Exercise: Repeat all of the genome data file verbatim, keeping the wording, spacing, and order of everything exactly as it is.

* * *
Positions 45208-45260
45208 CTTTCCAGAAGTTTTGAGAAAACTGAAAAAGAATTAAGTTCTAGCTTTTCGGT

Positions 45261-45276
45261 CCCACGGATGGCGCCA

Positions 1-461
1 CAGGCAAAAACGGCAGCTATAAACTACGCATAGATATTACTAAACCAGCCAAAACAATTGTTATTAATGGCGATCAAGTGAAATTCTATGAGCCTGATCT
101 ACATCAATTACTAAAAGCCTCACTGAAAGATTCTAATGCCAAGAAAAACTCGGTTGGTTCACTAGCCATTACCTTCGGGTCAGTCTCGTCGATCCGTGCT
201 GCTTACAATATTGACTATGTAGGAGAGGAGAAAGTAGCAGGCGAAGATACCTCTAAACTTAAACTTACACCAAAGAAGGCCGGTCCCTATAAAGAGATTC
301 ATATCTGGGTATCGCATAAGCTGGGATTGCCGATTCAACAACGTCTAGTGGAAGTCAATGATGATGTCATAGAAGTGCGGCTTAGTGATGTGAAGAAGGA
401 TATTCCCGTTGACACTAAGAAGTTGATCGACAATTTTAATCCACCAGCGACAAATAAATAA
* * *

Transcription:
Positions 45208-45260
45208 CTTTCCAGAAGTTTTGAGAAAACTGAAAAAGAATTAAGTTCTAGCTTTTCGGT

Positions 45261-45276
45261 CCCACGGATGGCGCCA

Positions 1-461
1 CAGGCAAAAACGGCAGCTATAAACTACGCATAGATATTACTAAACCAGCCAAAACAATTGTTATTAATGGCGATCAAGTGAAATTCTATGAGCCTGATCT
101 ACATCAATTACTAAAAGCCTCACTGAAAGATTCTAATGCCAAGAAAAACTCGGTTGGTTCACTAGCCATTACCTTCGGGTCAGTCTCGTCGATCCGTGCT
201 GCTTACAATATTGACTATGTAGGAGAGGAGAAAGTAGCAGGCGAAGATACCTCTAAACTTAAACTTACACCAAAGAAGGCCGGTCCCTATAAAGAGATTC
301 ATATCTGGGTATCGCATAAGCTGGGATTGCCGATTCAACAACGTCTAGTGGAAGTCAATGATGATGTCATAGAAGTGCGGCTTAGTGATGTGAAGAAGGA
401 TATTCCCGTTGACACTAAGAAGTTGATCGACAATTTTAATCCACCAGCGACAAATAAATAA